I recommend using a T50 socket with a ratchet rather than a bit with a screwdriver attachment as you need some more torque to remove and tighten these bolts for the seatbelt.

Individual T50 Torx Socket: TEKTON 3/8 Inch Drive x T50 Torx Socket
Torx Socket Set: TEKTON 3/8 Inch Torx Bit Socket Set, 12-Piece (T10-T60)

Nitrile Gloves

MedPride Nitrile Exam Gloves, Powder-Free Box/100 – Small | Medium | Large

Restoring the Faded Purple Rear Shelf on a BMW E46

Let me start off by saying, the easy part of restoring the rear shelf of your E46 is dyeing it. The difficult part is removing all of the interior parts so that you can actually remove the rear shelf. Unfortunately, it’s not that simple to remove the rear shelf. In order to remove the rear shelf, you have to remove the rear seats, rear trim pieces, and disconnect some rear seat belt connections and hardware before you can get to the rear shelf.

If you were wondering if you could dye the rear shelf without removing it, I’d say no. When I got started with this project, I asked this same question because I didn’t want to have to remove all of the rear seat components. Unfortunately, you just can’t enough access to the rear shelf to dye it when it’s still in the car. Furthermore, you won’t get a good result and you risk getting dye on other parts of the interior. If you want to most effectively dye the rear shelf, there’s only one way to do it and that is to remove it from the car before dyeing.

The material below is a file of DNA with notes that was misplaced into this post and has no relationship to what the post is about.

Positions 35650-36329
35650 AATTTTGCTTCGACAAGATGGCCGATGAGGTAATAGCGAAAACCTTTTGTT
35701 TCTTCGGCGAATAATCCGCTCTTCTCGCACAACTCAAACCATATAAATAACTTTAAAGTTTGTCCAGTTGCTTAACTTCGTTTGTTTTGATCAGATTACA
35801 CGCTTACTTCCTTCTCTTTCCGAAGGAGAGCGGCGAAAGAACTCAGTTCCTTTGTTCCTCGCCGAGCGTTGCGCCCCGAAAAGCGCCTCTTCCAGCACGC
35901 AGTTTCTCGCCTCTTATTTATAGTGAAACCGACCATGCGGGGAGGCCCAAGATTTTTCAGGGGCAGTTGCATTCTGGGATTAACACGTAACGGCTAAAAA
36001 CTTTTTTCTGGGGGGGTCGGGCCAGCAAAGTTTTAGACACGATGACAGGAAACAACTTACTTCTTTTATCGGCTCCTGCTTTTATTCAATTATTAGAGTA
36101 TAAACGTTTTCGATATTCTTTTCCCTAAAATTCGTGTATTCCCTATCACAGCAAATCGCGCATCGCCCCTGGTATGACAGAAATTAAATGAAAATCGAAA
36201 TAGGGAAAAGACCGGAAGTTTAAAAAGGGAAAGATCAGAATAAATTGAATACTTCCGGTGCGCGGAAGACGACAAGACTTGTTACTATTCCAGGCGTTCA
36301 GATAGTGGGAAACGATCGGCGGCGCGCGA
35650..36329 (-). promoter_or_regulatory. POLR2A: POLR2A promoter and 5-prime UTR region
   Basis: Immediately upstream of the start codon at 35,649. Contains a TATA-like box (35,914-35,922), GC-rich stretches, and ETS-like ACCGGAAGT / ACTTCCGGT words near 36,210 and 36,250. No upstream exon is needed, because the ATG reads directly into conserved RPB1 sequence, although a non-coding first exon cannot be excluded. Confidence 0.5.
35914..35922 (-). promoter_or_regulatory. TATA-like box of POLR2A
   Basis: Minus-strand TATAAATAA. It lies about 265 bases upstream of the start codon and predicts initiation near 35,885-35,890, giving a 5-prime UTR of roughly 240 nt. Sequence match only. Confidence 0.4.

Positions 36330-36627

To start, remove the trim piece covering the car seat anchors and use your hands to grab a hold of the bottom of the seat bottom and pull it up and out. The whole seat bottom comes off in one piece.

If the rear seats on your E46 fold down, then you’ll have these levers in the trunk that allow you fold them down. Otherwise if your rear seats do not fold down, you will need to remove the rear seats accordingly. There are also the sides to the rear seat that need to be removed, which can easily be removed by grabbing it from the backside and pulling it straight out.

Next, there is a long plastic trim piece that runs along the front of the rear shelf. To remove this, you’ll need a small tool of some sort that is skinny and small in diameter so that you can punch these plastic pins out. These pins are made up of a center plastic pin and a surrounding clip. After you push the pin through (which will just drop down below), you can then use a trim clip remover or a flat head screwdriver to pull the surrounding clip off.